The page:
Odierno addresses Army's future, budget cuts
June 22, 2012
By Katie Nelson , William Garbe
WASHINGTON (Army News Service, June 22, 2012) -- The Army's chief of staff said the force will focus more in the future on supporting combatant commanders around the world, especially in the Pacific.
Chief of Staff of the Army Gen. Ray Odierno answered questions about the future of the Army, June 20, 2012, at the Council on Foreign Relations in Washington, D.C.
Odierno sat down with Foreign Affairs editor Gideon Rose to follow up on a commentary he authored regarding transition in the Army. The general said the Army needs to understand the current strategic environment.
"The strategic environment is changing, it's becoming more complex, and the solutions to the strategic environment are constantly changing," Odierno said. "And so we have to think about how we're going to change with them."
SHIFT TOWARD A BROADER FORCE
The general cited the necessity of creating a force prepared for situations beyond the Middle East.
"We've taken them [Soldiers] to conduct missions in Iraq, Afghanistan and other places," Odierno said. "So one of the first priorities I have is making sure that they remain now dedicated to the Pacific region as we shift our emphasis."
Throughout the 2000s, the Army grew to meet the demands of combat in Iraq and Afghanistan, Odierno said. Now, it must adjust once again.
"As we look to the future, as I mentioned, we have to look at the strategic environment," he said. "And what I worry about is we have to maintain a balanced portfolio within the Department of Defense in order to deal with the great uncertainty that is out there."
THREAT OF LOOMING SEQUESTER
Odierno also addressed the topic of sequestration as a "forcing function" established by Congress to achieve agreement on deficit reduction. The general said the effects of sequestration would be devastating to leader development and could cause the Army to fall on contracts.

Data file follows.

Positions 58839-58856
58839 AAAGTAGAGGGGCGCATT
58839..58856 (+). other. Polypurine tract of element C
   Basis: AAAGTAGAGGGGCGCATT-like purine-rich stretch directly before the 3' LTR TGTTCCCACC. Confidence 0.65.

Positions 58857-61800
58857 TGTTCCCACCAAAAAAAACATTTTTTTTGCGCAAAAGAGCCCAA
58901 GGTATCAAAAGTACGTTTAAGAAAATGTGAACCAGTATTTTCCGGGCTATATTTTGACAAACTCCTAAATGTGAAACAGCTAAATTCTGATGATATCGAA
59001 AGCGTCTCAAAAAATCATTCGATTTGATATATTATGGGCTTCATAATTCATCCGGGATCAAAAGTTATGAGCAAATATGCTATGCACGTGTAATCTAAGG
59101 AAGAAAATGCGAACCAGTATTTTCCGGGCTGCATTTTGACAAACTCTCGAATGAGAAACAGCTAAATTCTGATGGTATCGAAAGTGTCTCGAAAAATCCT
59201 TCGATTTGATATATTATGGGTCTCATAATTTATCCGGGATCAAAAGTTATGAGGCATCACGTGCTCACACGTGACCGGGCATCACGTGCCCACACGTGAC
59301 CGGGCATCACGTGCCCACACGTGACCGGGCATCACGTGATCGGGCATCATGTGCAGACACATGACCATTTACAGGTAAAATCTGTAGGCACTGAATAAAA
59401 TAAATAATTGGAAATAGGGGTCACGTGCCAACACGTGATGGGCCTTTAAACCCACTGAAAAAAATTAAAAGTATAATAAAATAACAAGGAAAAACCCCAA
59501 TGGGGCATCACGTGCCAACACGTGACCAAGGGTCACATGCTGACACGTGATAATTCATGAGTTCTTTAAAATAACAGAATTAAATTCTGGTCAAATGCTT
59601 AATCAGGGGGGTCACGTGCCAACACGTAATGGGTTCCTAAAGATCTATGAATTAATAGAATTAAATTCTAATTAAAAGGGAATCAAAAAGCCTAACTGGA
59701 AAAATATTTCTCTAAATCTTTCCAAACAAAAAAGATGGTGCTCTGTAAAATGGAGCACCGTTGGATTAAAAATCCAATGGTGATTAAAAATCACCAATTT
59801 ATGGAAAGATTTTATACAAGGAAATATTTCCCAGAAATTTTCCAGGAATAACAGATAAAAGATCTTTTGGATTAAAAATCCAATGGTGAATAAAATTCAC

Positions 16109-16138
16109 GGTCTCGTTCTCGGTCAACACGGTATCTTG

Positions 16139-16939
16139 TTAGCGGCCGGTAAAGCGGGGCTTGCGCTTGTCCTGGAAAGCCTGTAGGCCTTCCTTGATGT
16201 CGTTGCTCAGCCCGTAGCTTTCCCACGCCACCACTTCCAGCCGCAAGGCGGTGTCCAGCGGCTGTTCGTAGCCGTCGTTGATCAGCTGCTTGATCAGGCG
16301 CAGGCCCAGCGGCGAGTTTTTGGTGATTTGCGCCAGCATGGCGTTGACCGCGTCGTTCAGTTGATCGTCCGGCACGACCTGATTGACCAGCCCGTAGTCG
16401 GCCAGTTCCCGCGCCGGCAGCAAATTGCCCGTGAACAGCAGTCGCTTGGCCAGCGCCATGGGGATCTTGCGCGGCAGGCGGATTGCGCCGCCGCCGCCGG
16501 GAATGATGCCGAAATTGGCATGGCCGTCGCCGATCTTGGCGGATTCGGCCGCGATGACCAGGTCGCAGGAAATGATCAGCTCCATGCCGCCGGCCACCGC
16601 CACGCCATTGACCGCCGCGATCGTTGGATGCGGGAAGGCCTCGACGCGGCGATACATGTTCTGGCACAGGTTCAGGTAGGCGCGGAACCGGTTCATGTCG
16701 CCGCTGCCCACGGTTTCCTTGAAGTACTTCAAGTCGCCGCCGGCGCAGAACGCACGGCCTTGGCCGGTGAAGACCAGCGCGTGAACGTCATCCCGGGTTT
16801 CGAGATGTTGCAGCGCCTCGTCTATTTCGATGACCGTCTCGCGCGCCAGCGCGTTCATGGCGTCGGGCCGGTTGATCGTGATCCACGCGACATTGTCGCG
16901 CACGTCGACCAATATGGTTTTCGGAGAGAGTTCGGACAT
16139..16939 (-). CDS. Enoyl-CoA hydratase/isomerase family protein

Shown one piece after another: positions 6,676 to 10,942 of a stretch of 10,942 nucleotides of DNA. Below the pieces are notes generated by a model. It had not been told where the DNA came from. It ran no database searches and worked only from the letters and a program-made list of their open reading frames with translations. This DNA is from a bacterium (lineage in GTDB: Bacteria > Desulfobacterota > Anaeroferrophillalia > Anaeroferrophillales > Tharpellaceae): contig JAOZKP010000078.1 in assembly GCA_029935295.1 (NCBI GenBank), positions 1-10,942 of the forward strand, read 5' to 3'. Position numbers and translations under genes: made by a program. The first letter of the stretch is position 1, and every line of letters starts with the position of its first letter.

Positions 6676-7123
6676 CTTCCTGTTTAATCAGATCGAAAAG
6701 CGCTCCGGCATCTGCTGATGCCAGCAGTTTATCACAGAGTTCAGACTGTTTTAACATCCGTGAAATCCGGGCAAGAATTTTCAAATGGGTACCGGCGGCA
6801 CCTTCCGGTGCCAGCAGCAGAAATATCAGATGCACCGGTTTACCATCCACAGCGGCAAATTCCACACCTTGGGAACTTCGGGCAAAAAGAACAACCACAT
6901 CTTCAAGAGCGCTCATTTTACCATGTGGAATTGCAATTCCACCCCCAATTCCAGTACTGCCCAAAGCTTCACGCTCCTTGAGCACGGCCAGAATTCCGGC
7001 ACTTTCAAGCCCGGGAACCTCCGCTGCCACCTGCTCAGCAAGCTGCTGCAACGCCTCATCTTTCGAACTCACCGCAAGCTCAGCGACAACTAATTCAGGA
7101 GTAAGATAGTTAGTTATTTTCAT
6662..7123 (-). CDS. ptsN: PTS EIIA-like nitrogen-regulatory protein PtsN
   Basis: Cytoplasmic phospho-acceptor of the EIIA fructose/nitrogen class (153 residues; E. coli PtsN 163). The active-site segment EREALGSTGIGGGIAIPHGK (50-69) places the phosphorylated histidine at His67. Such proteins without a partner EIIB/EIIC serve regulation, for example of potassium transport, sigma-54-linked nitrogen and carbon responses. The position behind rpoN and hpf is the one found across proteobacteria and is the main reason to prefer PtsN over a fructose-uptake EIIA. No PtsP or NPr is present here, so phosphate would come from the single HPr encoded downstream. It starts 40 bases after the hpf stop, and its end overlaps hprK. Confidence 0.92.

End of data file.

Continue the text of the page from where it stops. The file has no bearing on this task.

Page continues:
"If I just look at the parameters of the bill which says every line item in the Department of Defense budget will take a 10-to-12-to-15-percent cut across the board, [that] creates all kinds of chaos within our system," he said.
Should the Joint Select Committee on Budget Reduction fail to find an effective way to slash $1.2 trillion from the national deficit, or pass alternate legislation, money from government programs will be sequestered. The bulk of those funds will be taken from the military. The Army is already cutting $487 billion from its budget.
Odierno said the Army would have to re-evaluate defense strategy if sequestration took place. This reevaluation would require a reduction in troops, and a combined reduction of the active and reserve components.
"I think it would put us beyond the fringes of what I consider to be acceptable risk, for us to be able to respond to this broad variety of threats," Odierno said. "So, to me, I think it's dangerous."
The general said Americans should be mindful that people around the world pay attention to the actions of the United States, and that decisions, or lack of decisions on the part of American lawmakers, could heavily influence global opinion of the United States.
"If we continue to be perceived as being in a political deadlock where we're not getting much done, I think that might be interpreted in some cases as being weak," Odierno said. "And I think we have to be careful about that."
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